A Different Journey Header
House of the Rising Sun
Part I: Many People Ask Why I do These Swims -

The Bermuda 10K is a serpentine navigation of an enclosed bay. Narrow passageways between tiny islands
give way to open sea. There are three check-in points along the shore where the swimmer gets
refreshment and receives a wristband: three wristbands must be presented at the finish to make sure you
do not pull a Rosie Ruiz (who won the NYC Marathon by hopping on the 7th Avenue IRT).

I had my own challenge: I had no prescription goggles or contact lenses in Bermuda. At the start everyone
shot off like it was the running of the bulls in Pamplona, and I was left to fend for myself. I immediately
veered off to the left thinking a distant shore was the first check-in point. A kayaker came and turned me
around as you would turn around a wind-up toy that had bounded off in the wrong direction.
Fortunately, when I finally arrived at the first check-in there were still two swimmers nursing their
Gatorades: Georgia, who would win the 60 and over division (she was the only one in it), and a younger guy
named Shane. We set off together, and I was pleased to find I was just enough faster than the other two
to envision a relaxed swim with them to the finish.

It was not to be. Coming out of the narrow channel at Cockroach Rock into the open sound, we were
confronted by as bad a chop as the organizers had seen in seventeen years of the swim. Georgia
immediately began to lag, and I suggested she draft on us (swim on our toes to cut down resistance). Her
lips were white, and she was no doubt unhappy. The waves made it difficult for her to draft, and I started
swimming backstroke to keep an eye on her. I don't know how I expected to do that, not being able to see.
The gallant Shane had taken off, and I looked desperately for Georgia. I had to make a moral choice: paddle
around and try to find Georgia, or leave Georgia to her own devices. I took off after the gallant Shane.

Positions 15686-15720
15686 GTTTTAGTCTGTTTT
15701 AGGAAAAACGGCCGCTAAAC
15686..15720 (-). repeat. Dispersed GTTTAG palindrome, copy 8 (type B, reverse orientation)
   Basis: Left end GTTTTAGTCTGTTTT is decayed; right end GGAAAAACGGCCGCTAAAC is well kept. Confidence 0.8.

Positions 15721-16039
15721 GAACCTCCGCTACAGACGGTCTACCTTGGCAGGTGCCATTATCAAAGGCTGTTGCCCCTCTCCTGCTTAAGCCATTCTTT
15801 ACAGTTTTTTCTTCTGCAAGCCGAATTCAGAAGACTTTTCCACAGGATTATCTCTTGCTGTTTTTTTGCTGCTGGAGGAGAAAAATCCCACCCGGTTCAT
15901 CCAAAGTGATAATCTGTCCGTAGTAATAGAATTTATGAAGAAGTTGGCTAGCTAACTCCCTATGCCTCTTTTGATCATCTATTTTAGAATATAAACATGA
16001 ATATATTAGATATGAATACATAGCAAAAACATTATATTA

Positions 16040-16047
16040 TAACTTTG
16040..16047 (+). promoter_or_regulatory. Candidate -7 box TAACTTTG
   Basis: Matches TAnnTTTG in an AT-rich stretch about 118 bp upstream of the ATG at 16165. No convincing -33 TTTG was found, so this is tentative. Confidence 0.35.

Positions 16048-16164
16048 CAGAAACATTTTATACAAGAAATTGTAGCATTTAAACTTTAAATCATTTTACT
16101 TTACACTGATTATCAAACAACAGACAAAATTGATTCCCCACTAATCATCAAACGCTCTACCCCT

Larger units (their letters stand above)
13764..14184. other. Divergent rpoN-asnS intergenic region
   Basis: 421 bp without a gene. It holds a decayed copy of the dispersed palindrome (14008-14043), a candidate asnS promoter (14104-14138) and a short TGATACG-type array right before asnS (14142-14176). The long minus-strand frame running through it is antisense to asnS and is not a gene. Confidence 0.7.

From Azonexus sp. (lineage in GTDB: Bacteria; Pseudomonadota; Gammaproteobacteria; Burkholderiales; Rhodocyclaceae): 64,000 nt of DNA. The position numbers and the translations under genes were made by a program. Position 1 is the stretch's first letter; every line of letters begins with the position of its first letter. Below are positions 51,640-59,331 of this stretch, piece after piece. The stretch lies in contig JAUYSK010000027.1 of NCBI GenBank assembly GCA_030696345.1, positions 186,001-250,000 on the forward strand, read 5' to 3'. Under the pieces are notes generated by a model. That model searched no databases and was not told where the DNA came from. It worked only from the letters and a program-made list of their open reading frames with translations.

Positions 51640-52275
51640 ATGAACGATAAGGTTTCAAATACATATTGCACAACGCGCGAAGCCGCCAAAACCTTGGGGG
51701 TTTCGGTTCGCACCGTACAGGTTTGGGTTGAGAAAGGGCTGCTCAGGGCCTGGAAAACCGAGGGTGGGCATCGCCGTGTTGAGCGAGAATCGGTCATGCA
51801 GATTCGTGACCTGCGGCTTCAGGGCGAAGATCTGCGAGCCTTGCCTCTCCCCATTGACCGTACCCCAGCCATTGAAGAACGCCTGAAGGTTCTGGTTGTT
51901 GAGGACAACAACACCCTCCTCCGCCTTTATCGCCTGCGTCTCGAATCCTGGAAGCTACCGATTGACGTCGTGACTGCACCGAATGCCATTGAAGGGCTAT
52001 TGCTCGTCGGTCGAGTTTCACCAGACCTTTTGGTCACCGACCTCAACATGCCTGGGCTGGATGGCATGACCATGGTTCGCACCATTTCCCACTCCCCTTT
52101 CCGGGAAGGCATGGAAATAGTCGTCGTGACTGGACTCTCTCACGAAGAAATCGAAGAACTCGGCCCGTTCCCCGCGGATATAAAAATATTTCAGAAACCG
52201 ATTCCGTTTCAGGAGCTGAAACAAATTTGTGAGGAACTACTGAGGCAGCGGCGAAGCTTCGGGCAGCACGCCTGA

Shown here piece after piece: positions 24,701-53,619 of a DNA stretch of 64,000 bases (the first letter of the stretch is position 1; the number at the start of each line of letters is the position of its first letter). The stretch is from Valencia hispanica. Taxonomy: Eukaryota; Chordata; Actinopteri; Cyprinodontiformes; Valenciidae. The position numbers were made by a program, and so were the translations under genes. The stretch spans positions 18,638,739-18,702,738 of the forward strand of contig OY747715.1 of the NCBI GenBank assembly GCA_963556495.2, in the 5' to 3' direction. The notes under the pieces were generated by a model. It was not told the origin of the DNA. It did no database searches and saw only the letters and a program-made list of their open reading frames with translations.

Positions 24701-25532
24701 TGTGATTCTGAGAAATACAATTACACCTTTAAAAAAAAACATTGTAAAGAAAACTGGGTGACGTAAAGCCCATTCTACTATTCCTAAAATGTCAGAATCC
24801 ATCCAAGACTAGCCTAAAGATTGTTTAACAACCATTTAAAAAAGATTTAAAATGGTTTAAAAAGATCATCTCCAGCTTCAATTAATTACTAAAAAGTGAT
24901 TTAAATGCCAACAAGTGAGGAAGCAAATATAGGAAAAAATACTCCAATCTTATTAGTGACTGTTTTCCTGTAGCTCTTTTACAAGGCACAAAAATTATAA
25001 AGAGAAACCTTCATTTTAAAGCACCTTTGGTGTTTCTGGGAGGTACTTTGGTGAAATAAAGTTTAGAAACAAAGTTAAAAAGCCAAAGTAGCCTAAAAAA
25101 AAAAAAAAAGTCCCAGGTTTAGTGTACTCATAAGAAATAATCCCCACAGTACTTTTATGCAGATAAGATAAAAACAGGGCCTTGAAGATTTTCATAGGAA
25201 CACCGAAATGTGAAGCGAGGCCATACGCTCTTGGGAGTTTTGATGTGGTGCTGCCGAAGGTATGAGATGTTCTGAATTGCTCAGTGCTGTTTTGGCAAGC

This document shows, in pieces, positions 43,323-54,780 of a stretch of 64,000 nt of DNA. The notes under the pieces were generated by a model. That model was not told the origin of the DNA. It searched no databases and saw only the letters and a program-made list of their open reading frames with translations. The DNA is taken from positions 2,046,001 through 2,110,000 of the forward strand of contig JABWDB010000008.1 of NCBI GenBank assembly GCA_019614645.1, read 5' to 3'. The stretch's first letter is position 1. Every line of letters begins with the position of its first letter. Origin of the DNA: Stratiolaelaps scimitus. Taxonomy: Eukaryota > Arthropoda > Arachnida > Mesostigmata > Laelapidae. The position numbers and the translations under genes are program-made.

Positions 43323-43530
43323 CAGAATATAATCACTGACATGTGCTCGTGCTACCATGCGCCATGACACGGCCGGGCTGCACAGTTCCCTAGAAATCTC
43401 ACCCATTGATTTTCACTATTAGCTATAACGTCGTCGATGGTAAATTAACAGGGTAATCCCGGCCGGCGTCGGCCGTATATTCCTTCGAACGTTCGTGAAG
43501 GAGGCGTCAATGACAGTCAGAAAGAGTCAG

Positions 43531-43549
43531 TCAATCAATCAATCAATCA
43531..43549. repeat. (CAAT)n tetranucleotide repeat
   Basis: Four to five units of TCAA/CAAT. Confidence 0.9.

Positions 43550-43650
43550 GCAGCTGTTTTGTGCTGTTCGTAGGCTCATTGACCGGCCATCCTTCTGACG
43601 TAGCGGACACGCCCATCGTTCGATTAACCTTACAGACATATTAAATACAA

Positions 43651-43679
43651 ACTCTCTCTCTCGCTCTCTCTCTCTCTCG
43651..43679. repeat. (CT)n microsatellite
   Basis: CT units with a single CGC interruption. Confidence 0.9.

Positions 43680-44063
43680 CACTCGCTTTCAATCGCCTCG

The waves were pretty bad to the second check-in, where I finally caught Shane. A swimmer is not allowed
to lose his sense of humor no matter how tired he is, and when I asked for a Gatorade, Shane to his credit
asked for a gun with a bullet in it. I decided that since I had failed doing my mitzvoth with Georgia, I would
help Shane to the finish line. He drank about sixteen Gatorades, and was clearly reluctant to continue.
Finally I had to yell, "LET'S GO, SHANE." That woke him up, and off we went.

It was easier swimming to the third checkpoint, as we were in the lee of the sound (whatever that is), and
swimming close to the shore. But at the third check-in Shane got all chatty again with the drink servers
and wristband officials, and I began to worry seriously about stiffening up. I started to swim slowly on my
back to coax him out, but no go. Another swimmer appeared from behind - it was Georgia! I figured
correctly that Shane would not allow himself to be beat by the winner of the women's 60 and over, so I left
the two of them to sort it out. Anyway there were only 2Ks of calm water left to swim.

At the finish, Gretchen from North Carolina had a cold beer in my hand within 20 seconds of being on dry
land - in North Carolina and Tennessee there is a separate competition to see how fast you can get from
the finish line to your first beer. I waited to congratulate Shane, who came in about 3 minutes behind me.
He had lost Georgia again, who came in two minutes later.